The Only Game in Town (1970)
This film, which turned out to be George Stevens' last, is a partly enjoyable, partly agonizing symbiosis of modern dialogue and stilted staging, of elegance and clumsiness, and of two stars with conspicuously diverging acting styles: a fresh and youthful Warren Beatty, and a jaded, declining Elizabeth Taylor. The latter nonconformity is the main reason why the romance between the two never really works – in addition to some cowardice in the bedroom scenes on Stevens' (and probably the it-couple Taylor/Burton's) part. So while you want to believe the Beatty character's attraction to Taylor, her somewhat dated fragility and forced working-class persona (with which she is not in touch) makes her implausible as a 1970 Vegas chorus girl.
The scenes that work the best are those which Beatty is able to spice up with some of his impeccable comic delivery and timing. Beatty impresses dramatically, too. He was probably never more assured (or good-looking) than he was here; in a better film this could have been an award-winning performance. His character is an altogether interesting study, but although his predicaments and even the love triangle per se is well-written, Stevens isn't able to handle it. Granted, the fact that the film was shot in Paris (at Taylor/Burton's insistence) and therefore feels so confined doesn't help either, but the biggest problem is Stevens' inadequate direction in the interpersonal scenes. It seems he was hoping that if he kept the camera rolling, things would eventually make sense. The film fares better at presenting the Beatty character's gambling problem, which is presented with sensitivity, even if the repercussions of it for the relationship between him and Taylor isn't really tackled.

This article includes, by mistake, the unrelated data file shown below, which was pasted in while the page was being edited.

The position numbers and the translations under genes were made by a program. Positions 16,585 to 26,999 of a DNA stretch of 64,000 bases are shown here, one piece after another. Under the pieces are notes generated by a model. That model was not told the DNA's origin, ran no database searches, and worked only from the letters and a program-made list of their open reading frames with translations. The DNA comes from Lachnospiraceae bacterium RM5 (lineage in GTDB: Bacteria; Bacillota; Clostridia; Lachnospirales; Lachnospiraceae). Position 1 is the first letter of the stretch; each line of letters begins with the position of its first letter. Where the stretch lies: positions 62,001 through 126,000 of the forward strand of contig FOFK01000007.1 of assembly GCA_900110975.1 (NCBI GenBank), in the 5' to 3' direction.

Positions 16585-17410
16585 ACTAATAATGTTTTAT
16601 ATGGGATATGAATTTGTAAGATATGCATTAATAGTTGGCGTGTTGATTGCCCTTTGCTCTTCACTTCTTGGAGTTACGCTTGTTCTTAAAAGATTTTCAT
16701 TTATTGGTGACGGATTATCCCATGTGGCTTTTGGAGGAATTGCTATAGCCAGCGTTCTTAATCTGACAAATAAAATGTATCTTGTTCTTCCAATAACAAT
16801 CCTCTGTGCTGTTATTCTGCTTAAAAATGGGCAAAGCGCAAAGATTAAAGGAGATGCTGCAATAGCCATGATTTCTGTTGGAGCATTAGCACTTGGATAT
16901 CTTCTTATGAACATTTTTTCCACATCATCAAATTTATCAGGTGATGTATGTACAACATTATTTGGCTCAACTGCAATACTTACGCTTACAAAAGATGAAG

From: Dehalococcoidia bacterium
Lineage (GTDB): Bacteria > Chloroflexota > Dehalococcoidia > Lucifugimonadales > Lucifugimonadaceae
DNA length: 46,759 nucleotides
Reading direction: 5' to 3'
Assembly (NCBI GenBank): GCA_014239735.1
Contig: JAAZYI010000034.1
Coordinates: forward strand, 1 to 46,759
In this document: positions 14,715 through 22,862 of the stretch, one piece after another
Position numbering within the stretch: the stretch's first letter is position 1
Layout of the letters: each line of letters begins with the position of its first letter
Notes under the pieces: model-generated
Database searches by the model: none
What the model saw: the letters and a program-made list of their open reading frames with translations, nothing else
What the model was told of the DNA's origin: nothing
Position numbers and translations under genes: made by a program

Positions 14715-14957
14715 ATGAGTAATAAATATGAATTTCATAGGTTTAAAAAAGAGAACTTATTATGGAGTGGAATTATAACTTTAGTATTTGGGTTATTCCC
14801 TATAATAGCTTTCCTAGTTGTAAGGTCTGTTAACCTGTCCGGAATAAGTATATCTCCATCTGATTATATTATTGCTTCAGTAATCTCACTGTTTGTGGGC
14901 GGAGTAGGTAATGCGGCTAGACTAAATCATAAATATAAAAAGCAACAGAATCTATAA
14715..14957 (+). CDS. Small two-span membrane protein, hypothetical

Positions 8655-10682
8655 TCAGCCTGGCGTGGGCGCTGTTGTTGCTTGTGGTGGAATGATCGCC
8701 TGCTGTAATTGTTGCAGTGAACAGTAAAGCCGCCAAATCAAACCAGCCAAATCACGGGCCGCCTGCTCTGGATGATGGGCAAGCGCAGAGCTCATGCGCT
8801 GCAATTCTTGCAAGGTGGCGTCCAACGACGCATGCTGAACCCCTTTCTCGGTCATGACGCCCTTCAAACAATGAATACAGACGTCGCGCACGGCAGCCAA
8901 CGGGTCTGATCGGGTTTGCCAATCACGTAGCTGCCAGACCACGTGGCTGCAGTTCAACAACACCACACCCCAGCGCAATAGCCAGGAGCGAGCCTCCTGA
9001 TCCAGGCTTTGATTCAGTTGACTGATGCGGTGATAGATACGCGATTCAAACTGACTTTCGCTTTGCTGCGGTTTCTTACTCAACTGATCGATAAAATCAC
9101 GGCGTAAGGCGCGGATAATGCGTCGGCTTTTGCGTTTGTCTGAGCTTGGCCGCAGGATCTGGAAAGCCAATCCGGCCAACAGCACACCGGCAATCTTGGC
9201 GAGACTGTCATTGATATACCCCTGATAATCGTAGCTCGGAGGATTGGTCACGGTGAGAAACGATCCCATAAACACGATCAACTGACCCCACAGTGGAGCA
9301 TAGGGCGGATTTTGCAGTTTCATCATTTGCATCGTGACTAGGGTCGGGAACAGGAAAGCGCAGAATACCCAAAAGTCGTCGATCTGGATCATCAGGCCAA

The Only Game in Town is a flawed film, to put it mildly, but it has enough going for it, including some eye-candy (Beatty) and ear-candy (Maurice Jarre's jazzy score), to make it worth a look.